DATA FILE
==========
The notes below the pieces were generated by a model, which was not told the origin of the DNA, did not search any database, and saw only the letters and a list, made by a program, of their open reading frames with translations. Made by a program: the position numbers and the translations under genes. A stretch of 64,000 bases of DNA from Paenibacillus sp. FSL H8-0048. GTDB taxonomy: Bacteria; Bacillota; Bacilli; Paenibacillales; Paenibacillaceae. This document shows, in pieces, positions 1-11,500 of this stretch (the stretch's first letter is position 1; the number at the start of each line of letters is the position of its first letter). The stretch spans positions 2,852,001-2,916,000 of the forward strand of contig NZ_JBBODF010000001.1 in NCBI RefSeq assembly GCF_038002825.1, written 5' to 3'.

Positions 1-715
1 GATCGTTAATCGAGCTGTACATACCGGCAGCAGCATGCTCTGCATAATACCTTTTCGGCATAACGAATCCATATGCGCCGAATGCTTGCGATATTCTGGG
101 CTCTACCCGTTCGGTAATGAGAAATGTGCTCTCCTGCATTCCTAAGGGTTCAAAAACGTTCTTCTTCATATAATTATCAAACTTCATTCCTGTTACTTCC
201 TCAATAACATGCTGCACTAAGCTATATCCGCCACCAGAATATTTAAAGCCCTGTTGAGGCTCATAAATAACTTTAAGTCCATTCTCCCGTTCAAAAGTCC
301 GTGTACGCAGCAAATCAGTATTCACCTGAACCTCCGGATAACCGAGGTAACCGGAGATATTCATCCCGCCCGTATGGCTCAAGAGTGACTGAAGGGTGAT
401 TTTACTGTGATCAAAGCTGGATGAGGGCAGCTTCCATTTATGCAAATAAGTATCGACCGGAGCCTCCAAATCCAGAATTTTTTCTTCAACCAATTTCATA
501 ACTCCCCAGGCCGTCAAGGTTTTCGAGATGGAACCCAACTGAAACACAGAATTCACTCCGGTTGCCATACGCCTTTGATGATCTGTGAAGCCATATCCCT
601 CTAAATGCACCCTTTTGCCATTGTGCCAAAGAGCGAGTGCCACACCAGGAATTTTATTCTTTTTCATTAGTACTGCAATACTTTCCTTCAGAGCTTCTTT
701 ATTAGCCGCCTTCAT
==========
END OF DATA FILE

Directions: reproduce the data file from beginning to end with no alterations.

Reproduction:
The notes below the pieces were generated by a model, which was not told the origin of the DNA, did not search any database, and saw only the letters and a list, made by a program, of their open reading frames with translations. Made by a program: the position numbers and the translations under genes. A stretch of 64,000 bases of DNA from Paenibacillus sp. FSL H8-0048. GTDB taxonomy: Bacteria; Bacillota; Bacilli; Paenibacillales; Paenibacillaceae. This document shows, in pieces, positions 1-11,500 of this stretch (the stretch's first letter is position 1; the number at the start of each line of letters is the position of its first letter). The stretch spans positions 2,852,001-2,916,000 of the forward strand of contig NZ_JBBODF010000001.1 in NCBI RefSeq assembly GCF_038002825.1, written 5' to 3'.

Positions 1-715
1 GATCGTTAATCGAGCTGTACATACCGGCAGCAGCATGCTCTGCATAATACCTTTTCGGCATAACGAATCCATATGCGCCGAATGCTTGCGATATTCTGGG
101 CTCTACCCGTTCGGTAATGAGAAATGTGCTCTCCTGCATTCCTAAGGGTTCAAAAACGTTCTTCTTCATATAATTATCAAACTTCATTCCTGTTACTTCC
201 TCAATAACATGCTGCACTAAGCTATATCCGCCACCAGAATATTTAAAGCCCTGTTGAGGCTCATAAATAACTTTAAGTCCATTCTCCCGTTCAAAAGTCC
301 GTGTACGCAGCAAATCAGTATTCACCTGAACCTCCGGATAACCGAGGTAACCGGAGATATTCATCCCGCCCGTATGGCTCAAGAGTGACTGAAGGGTGAT
401 TTTACTGTGATCAAAGCTGGATGAGGGCAGCTTCCATTTATGCAAATAAGTATCGACCGGAGCCTCCAAATCCAGAATTTTTTCTTCAACCAATTTCATA
501 ACTCCCCAGGCCGTCAAGGTTTTCGAGATGGAACCCAACTGAAACACAGAATTCACTCCGGTTGCCATACGCCTTTGATGATCTGTGAAGCCATATCCCT
601 CTAAATGCACCCTTTTGCCATTGTGCCAAAGAGCGAGTGCCACACCAGGAATTTTATTCTTTTTCATTAGTACTGCAATACTTTCCTTCAGAGCTTCTTT
701 ATTAGCCGCCTTCAT